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Deja Vu: Are We Back In A 1930s Economy?


Today’s economy is looking a lot like the 1930s.

Companies are unwilling to spend, inflation expectations keep falling, growth is constrained—and the trigger for the current economic stumbling was the 2008 crisis, which left a haze of debt and deleveraging, just as regulations tighten on the banking sectors, Bloomberg reports. 

A similar economic storm preceded the 1930s slump, according to a team of Morgan Stanley analysts led by economist Chetan Ahya.

"The critical similarity between the 1930s and the 2008 cycle is that the financial shock and the relatively high levels of indebtedness changed the risk attitudes of the private sector and triggered them to repair their balance sheets,” wrote Chetan and his team.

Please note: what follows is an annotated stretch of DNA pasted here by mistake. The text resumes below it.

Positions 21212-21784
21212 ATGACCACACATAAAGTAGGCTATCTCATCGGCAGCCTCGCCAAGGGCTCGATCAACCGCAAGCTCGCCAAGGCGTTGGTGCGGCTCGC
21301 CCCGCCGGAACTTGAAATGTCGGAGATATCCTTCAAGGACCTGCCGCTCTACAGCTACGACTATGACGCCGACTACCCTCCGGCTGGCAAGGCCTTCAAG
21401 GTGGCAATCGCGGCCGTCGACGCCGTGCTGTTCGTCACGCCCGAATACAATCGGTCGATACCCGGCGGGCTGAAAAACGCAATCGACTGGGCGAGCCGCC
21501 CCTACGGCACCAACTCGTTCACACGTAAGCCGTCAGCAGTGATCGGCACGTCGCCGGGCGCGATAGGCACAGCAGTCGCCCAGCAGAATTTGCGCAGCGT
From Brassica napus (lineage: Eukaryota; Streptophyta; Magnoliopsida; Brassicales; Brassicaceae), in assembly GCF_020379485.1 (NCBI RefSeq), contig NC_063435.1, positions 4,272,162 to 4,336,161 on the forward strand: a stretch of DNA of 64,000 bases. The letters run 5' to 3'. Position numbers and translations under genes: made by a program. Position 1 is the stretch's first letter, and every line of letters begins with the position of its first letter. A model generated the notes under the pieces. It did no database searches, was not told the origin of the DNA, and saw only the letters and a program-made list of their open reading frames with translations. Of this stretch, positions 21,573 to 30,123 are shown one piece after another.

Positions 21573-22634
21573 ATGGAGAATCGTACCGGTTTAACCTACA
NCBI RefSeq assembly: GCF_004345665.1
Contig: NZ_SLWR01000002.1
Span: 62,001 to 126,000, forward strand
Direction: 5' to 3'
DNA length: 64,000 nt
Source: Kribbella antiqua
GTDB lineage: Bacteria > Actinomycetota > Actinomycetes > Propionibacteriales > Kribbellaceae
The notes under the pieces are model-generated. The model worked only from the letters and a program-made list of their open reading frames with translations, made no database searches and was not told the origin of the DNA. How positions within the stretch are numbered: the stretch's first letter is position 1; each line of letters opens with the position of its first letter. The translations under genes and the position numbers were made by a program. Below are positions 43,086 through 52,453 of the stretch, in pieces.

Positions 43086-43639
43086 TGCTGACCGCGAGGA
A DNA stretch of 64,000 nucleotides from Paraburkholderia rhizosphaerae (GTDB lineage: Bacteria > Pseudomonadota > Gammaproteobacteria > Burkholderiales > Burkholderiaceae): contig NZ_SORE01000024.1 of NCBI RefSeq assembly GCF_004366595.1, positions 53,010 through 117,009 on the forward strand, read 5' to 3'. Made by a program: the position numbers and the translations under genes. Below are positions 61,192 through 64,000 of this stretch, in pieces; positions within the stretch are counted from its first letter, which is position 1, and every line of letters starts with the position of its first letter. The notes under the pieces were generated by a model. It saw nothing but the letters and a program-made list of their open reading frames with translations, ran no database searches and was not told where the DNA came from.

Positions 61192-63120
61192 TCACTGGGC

Chetan isn’t the first to draw a similarity between now and the Great Depression era. $82B fund manager Ray Dalio wrote in a January op-ed for the Financial Times that the global economic slump and deflation come from reaching the end of a long-term debt super-cycle—something that normally lasts 50 to 75 years.

Dalio says investors can’t be convinced to take on debt for risky assets while returns sit at historically low levels. This lack of incentive for risk-taking throws a wrench in central banks’ plans to spike prices for these assets through low interest rates and quantitative easing. 

Under Dalio’s view, central banks won’t have any tools to halt the next financial crisis or recession. [Bloomberg]